According to USfirst.org, the FIRST(TM) core value of gracious professionalism is a way of working together and competing against each other in a way in which we celebrate everyone’s contribution. Many people talk about gracious professionalism as if it is the same as sportmanship (you know–congratulate the winner, don’t pout over losing, don’t gloat over winning), but allow me to illustrate to you in a story (a sports story actually) how it is so much more.
It is documented here: http://www.buzzfeed.com/mrloganrhoades/player-ties-his-opponents-shoe-sportsmanship
It’s a soccer story in which the keeper realized his shoelace had come undone. Wearing bulky gloves, he could not tie them. As he tried in vain to get the referee’s attention, the opposing team’s striker came up to him. And while it may have been easy at this point to take the ball and score a goal, he instead bent down and tied his opponents shoe. Because the keeper held the ball longer than 6 seconds, the referee called a penalty and awarded an indirect free kick. Being perhaps the greatest soccer team of all time, the opponents booted the ball out of play instead of effectively taking a free goal. The crowd went crazy with admiration. The game ended in a tie.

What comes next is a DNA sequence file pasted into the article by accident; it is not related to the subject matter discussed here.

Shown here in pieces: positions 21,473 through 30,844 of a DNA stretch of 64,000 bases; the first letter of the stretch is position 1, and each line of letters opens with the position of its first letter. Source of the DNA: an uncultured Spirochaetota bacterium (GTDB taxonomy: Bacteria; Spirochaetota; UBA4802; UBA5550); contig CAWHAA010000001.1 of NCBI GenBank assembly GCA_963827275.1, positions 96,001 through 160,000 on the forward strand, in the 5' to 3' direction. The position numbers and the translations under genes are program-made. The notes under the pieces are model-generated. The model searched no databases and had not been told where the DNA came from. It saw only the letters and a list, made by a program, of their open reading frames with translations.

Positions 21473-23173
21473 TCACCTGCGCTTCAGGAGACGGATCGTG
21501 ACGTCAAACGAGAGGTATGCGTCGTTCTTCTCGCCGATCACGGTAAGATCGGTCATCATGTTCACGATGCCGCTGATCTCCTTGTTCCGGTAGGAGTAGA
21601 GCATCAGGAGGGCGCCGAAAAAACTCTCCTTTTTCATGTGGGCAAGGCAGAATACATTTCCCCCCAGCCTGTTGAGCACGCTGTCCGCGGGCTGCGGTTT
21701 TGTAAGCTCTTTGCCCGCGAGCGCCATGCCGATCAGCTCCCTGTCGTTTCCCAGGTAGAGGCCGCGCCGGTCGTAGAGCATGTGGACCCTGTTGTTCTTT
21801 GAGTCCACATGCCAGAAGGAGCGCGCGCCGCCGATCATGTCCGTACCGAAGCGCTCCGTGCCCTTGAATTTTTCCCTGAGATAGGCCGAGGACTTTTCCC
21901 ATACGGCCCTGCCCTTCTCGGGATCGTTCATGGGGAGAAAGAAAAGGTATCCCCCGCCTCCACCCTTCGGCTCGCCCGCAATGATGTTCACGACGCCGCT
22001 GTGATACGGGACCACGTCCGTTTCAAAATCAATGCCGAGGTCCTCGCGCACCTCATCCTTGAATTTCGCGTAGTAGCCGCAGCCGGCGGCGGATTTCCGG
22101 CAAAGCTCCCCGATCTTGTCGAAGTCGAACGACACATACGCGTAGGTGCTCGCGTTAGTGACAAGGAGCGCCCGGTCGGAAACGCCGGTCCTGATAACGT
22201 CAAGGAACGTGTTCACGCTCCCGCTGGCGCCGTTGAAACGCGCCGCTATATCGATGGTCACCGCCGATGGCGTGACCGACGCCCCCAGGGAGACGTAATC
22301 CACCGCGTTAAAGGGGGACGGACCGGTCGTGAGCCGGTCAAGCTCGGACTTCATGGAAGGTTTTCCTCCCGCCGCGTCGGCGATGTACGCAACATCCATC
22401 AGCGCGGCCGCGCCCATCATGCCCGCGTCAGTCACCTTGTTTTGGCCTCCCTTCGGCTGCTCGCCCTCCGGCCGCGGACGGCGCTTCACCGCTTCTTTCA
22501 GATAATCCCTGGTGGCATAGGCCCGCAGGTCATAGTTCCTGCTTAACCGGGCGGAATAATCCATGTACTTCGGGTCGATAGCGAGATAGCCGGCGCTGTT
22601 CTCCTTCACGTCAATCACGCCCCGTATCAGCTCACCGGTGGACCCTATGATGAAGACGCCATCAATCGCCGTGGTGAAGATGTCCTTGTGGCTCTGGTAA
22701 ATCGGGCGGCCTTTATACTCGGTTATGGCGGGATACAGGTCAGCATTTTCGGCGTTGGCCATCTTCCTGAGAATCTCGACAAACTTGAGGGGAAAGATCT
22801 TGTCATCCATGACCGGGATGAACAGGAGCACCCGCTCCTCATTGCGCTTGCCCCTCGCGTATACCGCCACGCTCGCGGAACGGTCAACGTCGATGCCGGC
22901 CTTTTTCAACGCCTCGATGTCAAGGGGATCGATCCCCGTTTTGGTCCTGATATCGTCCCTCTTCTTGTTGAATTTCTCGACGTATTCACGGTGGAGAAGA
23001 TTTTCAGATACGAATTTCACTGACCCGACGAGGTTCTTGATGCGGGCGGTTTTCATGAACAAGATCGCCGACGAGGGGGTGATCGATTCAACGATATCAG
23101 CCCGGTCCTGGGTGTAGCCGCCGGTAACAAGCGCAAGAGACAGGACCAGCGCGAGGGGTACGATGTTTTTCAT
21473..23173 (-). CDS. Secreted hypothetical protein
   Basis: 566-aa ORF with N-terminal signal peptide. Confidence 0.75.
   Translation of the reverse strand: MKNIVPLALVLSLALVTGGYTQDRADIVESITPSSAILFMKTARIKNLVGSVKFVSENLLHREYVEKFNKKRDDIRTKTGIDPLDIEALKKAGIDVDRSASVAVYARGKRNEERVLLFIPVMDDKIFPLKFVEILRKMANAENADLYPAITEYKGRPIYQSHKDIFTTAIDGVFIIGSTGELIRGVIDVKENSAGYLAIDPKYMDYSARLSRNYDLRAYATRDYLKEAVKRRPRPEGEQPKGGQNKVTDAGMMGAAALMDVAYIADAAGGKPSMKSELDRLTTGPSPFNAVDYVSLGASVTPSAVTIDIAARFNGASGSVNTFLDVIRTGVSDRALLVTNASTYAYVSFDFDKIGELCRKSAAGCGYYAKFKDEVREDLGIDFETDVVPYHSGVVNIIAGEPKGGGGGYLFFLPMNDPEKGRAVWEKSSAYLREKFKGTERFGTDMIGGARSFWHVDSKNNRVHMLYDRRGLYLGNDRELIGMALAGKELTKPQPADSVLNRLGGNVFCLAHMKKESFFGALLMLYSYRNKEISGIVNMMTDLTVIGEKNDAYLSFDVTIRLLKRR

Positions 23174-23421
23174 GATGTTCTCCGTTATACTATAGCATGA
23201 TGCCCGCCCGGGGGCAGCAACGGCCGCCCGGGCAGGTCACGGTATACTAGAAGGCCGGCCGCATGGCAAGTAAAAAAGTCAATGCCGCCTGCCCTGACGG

The striker showed gracious professionalism by tying the goalie’s shoe. The opposing team showed gracious professionalism by not taking advantage of the resulting free kick penalty. It was a win-win. They all did the right thing, for no personal gain, and their opponents rewarded them by also doing the right thing. The crowd rewarded them by cheering wildly. If there was a FIRST(TM) team around, they were probably creating a home-grown gracious professionalism award for the soccer players.
What examples of gracious professionalism have you seen in your dealings with FIRST(TM) robotics teams? Last year we were encouraged to share parts and tools on competition day. We were impressed when some teams came around and gave us a “clean workpit award.” We were grateful for the Girls of Steel and how they still were so helpful to us as a pseudo-rookie team. How can we as a team embody this core value? What can we do internally to help the new members over the learning curve? How will gracious professionalism make us a stronger, smarter team? Lets look for examples, document them, and be the gracious professional ambassadors for the Pittsburgh Region.